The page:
Data is the lifeblood of business operations, so your choice of technology has significant implications. To further complicate matters, the rapid pace of change makes it harder to choose a stack which offers more than a few months of predictability.
So what should you be considering during the screening process?
Ignore the hype
The need to use technology to drive a competitive advantage means that businesses are constantly on the look-out for “the next big thing”. This means that some products become hugely over-hyped – and attract much more attention than they deserve. Focusing on these products because they are popular could mean you ignore technologies that would be much better suited to your situation.
Take Microsoft Silverlight for instance. The product was widely believed to be an enterprise-grade alternative to Adobe Flash and ActionScript – but the technology disappeared as quickly as it arrived. And not before some early-adopters had invested heavily in Silverlight applications.
Looking at products outside the current hype cycle provides you with greater choice – and a good chance at avoiding technologies that are enjoying a brief 15 minutes of fame.
Consider product and vendor lineage
Sometimes technologies die because they are superseded, or because of low uptake. But occasionally technologies are retired by the vendor with little or no warning.
Google has a track record of cancelling popular products, jeopardising the operations of any business using them. When the QPX Express API was closed, blocking access to Google Flights data, Fareportal, Skyscanner and Skypicker were all forced to rapidly re-engineer their systems at significant cost.
As you assess potential technologies always take a good look at the heritage and track record of the company behind it.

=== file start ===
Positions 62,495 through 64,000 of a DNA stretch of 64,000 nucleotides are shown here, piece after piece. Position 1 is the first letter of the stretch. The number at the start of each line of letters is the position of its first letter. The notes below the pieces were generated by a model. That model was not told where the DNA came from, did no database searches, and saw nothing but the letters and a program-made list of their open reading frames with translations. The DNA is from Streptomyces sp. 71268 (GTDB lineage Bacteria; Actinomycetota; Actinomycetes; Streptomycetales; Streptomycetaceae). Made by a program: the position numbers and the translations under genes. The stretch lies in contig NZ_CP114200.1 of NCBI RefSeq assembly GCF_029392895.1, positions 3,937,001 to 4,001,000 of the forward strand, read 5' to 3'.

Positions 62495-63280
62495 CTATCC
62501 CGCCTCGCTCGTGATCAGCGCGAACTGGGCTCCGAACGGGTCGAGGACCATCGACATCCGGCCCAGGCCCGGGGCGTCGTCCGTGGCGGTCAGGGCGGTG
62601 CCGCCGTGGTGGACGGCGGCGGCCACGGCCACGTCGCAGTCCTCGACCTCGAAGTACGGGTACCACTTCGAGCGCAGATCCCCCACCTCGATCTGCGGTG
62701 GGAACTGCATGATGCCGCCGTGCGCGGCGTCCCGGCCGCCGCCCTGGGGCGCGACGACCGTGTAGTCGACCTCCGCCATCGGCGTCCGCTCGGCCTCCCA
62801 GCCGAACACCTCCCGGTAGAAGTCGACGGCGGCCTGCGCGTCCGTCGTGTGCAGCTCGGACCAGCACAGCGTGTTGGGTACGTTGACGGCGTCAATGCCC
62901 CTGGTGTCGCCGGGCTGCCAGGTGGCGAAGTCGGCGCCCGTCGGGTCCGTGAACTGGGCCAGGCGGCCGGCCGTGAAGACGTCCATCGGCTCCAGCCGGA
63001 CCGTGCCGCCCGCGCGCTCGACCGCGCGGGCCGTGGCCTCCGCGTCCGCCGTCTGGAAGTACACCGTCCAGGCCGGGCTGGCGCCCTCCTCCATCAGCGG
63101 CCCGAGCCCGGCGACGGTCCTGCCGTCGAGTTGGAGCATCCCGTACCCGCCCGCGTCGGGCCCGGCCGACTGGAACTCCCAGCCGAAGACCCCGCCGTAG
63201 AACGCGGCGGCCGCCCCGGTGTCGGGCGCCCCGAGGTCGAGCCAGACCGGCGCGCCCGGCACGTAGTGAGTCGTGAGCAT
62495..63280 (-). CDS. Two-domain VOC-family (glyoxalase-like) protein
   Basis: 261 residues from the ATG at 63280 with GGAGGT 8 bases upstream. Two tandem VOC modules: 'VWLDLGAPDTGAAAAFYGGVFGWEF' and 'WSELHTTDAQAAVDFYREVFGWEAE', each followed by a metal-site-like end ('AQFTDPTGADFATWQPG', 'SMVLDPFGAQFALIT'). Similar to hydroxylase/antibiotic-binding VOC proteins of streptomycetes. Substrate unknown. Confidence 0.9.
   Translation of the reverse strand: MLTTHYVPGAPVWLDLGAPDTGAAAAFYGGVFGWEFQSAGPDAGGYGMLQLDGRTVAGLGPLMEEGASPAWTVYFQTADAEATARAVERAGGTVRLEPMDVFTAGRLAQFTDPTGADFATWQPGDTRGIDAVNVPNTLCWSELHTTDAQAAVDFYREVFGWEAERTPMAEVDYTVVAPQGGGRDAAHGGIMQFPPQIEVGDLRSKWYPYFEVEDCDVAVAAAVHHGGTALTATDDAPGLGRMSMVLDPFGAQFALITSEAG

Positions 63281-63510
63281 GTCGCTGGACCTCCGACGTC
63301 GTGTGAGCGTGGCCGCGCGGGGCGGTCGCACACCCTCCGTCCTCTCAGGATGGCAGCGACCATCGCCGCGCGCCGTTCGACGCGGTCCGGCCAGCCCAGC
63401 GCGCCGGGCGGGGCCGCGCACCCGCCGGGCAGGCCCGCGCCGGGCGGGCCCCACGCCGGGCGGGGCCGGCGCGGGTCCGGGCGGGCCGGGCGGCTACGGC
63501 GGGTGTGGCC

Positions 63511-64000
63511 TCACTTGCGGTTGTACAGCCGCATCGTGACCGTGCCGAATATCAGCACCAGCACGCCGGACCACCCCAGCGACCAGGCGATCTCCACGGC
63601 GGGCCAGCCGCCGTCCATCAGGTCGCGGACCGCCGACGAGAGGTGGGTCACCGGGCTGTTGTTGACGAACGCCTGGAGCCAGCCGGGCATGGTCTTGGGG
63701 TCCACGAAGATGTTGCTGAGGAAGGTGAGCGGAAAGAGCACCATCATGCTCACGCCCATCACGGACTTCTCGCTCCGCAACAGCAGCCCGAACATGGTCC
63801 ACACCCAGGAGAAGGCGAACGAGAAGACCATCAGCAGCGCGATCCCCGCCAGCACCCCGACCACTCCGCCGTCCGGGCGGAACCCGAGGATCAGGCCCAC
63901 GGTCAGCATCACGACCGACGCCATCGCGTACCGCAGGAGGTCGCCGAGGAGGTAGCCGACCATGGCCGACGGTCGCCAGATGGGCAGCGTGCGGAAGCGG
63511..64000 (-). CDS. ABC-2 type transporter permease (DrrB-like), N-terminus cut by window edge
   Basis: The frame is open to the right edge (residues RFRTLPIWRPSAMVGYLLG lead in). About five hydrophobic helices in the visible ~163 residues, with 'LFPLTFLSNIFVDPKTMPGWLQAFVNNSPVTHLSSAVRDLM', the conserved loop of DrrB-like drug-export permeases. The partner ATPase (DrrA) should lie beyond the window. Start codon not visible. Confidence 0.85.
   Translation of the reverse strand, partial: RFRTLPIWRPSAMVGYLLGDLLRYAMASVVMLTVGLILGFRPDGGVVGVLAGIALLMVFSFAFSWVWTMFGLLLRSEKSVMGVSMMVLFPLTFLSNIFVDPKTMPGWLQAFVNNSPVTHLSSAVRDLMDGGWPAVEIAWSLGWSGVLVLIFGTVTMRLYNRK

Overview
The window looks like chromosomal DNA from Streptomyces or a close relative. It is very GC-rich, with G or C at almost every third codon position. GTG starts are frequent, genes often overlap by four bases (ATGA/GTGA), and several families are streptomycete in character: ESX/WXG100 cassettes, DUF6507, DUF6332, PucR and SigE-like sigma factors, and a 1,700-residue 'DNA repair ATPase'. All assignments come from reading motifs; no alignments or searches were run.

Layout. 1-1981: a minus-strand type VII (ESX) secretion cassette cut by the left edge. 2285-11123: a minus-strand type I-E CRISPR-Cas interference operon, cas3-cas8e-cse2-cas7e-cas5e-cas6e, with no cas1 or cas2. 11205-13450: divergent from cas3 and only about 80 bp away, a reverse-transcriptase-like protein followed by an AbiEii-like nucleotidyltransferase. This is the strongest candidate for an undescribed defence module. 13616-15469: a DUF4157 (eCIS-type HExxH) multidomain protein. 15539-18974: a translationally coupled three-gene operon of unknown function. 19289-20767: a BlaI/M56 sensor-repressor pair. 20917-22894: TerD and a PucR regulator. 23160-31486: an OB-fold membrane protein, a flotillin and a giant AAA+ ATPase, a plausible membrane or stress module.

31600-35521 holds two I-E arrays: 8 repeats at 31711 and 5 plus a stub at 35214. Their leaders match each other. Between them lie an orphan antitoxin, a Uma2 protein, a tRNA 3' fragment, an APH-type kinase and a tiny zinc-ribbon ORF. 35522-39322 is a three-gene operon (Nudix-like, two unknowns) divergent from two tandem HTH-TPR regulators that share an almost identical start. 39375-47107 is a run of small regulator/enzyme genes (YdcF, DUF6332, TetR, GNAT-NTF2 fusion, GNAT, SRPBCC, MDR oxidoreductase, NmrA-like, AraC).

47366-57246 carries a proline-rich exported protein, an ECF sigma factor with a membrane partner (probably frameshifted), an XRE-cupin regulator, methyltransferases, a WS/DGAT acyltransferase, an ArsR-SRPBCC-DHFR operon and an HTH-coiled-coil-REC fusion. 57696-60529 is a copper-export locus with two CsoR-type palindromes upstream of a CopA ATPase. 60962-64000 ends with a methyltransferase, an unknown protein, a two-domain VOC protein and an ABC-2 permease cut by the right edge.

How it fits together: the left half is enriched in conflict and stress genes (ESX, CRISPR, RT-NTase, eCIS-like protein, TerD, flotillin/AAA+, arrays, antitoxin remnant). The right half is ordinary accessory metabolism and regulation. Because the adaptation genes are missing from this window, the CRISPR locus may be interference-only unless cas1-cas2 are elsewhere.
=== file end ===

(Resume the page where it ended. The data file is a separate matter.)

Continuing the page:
Beware vendor lock-in
Traditional hardware and software vendors, like Dell EMC or Oracle, include an element of lock-in as a way to ensure future sales. By making it difficult to leave their tech stacks, these OEMs create an artificial threshold that can outweigh the initial cost benefits of migration – so customers stay locked-in for the long term.
Open Source technology stacks provide a way to avoid this trap. Your business can use code in any way you choose, adding and removing functionality to customise applications to match your processes. And if the company behind the product fails, you are free to maintain and use the code for as long as you need.
For maximum flexibility and future-proofing you should always choose Open Source applications wherever possible. Proprietary systems could cause serious problems at a later date.
Speed of development and deployment
Digital transformation projects are supposed to help your business adjust to changing market conditions more quickly, using data and technology to make informed strategic decisions. To keep pace with change, you need a technology stack capable of flexing just as quickly.
Older, monolithic systems are usually incapable of the level of flexibility required. Instead you should be looking for smaller, modular platforms – or even those built on micro-services.
Choose your advice carefully
Almost everyone has an opinion on the best choices for your business – but not all come from a pure motive. Many technology vendors make recommendations that prioritise their profits over your needs for instance. Other internal sources make recommendations based on their own limited experience or personal preferences.
By all means listen to every relevant recommendation – but make sure that you seek input from an independent, vendor-agnostic source too.